PHOTOS: Sydney marks al-Nakba with defiant rally and march


Photos by Kiraz Janicke and Pip Hinman.

The Sydney Al-Nakba rally and march — marking 64 years since the ruthless dispossession of Palestinians from their historic homeland — went off successfully on May 15 despite attempts by NSW police to have it moved or cancelled.

Organisers say about 500 people took part in the march. The event was all the more poignant for the protesters since the NSW Supreme Court had the previous day dismissed the NSW Commissioner of Police’s attempt to derail it.

In her judgement, the Honorable Justice Adamson noted that Nakba day is a “product of history” and said: “Nakba Day ought to be regarded as a day which, like ANZAC Day, Christmas Day or Australia Day, is referable to a particular date which is not movable”.

Al-Nakba, or “the Catastrophe”, is when Palestinians mark the Israeli takeover of their villages and towns in 1948.

In reality, the process of ethnically cleansing Palestinian inhabitants took several years. About 700,000 Palestinians were forcibly expelled or fled. Hundreds of Palestinian villages were destroyed. Most Palestinian refugees, including those outside the 1949 armistice lines at the end of the war, and those internally displaced, were barred by the colonial settler state of Israel from returning. They are still denied the right of return.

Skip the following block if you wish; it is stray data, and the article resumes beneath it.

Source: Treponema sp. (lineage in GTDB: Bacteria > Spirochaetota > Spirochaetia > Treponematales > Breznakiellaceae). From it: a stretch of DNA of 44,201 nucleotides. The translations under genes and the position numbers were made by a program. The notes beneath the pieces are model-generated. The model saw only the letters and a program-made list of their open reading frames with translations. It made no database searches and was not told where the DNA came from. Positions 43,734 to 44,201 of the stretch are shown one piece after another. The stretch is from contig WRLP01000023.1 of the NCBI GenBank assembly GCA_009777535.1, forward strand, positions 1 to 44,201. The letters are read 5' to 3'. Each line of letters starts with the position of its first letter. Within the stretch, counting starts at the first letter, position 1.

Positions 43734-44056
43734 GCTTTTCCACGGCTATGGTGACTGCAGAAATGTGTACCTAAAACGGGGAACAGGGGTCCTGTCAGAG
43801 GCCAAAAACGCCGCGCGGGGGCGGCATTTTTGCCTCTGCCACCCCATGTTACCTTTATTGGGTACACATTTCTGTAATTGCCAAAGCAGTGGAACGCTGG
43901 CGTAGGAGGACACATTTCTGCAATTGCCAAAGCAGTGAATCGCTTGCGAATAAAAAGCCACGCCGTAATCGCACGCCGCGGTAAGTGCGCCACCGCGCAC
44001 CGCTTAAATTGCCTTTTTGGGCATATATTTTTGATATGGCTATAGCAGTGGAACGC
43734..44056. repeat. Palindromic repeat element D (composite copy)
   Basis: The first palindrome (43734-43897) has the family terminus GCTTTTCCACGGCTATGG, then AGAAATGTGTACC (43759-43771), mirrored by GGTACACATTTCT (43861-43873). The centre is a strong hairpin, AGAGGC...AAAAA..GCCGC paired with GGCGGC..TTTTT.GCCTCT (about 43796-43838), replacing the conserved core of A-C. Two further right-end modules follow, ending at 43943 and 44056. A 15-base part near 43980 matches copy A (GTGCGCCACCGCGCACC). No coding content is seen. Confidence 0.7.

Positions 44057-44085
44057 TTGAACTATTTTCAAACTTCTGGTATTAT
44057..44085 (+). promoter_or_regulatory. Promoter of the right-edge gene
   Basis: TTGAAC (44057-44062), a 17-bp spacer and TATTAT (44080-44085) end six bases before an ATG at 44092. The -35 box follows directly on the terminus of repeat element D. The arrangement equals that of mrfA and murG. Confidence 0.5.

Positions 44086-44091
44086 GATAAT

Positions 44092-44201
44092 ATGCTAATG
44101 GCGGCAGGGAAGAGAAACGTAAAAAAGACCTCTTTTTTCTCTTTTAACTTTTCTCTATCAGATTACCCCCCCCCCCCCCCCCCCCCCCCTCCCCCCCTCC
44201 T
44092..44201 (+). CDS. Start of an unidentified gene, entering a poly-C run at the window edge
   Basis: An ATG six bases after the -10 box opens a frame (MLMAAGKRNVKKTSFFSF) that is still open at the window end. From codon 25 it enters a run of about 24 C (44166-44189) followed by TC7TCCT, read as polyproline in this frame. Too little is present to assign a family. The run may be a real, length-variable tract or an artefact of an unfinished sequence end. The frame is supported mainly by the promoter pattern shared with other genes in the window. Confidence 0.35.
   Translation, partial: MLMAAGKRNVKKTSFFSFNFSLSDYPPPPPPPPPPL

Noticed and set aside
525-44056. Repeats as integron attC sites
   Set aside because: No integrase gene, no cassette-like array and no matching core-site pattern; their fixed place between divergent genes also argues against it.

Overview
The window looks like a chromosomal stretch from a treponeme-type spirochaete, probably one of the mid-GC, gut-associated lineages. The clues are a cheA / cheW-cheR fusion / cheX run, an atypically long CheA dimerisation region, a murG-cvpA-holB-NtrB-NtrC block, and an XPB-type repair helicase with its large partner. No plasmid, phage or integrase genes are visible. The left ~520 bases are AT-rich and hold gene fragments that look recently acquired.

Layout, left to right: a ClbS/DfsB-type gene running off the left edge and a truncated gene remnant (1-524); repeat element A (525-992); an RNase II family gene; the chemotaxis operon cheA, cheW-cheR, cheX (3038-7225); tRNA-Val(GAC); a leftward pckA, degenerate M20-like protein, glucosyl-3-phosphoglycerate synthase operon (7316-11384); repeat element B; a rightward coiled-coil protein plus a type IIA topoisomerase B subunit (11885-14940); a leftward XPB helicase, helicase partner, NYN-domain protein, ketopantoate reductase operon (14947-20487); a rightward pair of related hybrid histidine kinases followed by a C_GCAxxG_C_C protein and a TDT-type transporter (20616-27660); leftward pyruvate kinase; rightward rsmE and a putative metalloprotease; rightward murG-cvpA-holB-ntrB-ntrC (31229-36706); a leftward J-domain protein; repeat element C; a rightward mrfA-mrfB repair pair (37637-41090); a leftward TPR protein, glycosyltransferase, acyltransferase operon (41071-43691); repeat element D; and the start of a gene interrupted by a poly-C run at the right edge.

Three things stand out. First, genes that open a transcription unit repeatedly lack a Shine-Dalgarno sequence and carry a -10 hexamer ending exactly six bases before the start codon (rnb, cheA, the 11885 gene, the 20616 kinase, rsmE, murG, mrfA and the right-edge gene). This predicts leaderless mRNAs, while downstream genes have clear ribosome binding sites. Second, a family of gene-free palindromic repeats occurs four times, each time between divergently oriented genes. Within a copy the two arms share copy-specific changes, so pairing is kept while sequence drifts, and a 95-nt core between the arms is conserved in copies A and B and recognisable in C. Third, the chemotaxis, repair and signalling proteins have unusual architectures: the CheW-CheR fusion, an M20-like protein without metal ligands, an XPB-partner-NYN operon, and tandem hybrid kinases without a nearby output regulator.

Today, a younger generation of Palestinians and their supporters also use this date to highlight the many other human rights abuses against Palestinians — thereby fusing even more significance to the protest.

Sydney Palestine solidarity activist and participant in the Gaza Freedom Flotilla, Michael Coleman, said the police attempt to close down the march was “part of the broader attempt … to criminalise solidarity with the Palestinians”.

Patrick Langosch, a protest organiser who defended the action against the police in the Supreme Court, said: “I don't believe concern for traffic was the real reason the police took us to court". He added, "This time it backfired for the police and has only made our [solidarity] movement [for Palestine] stronger.”

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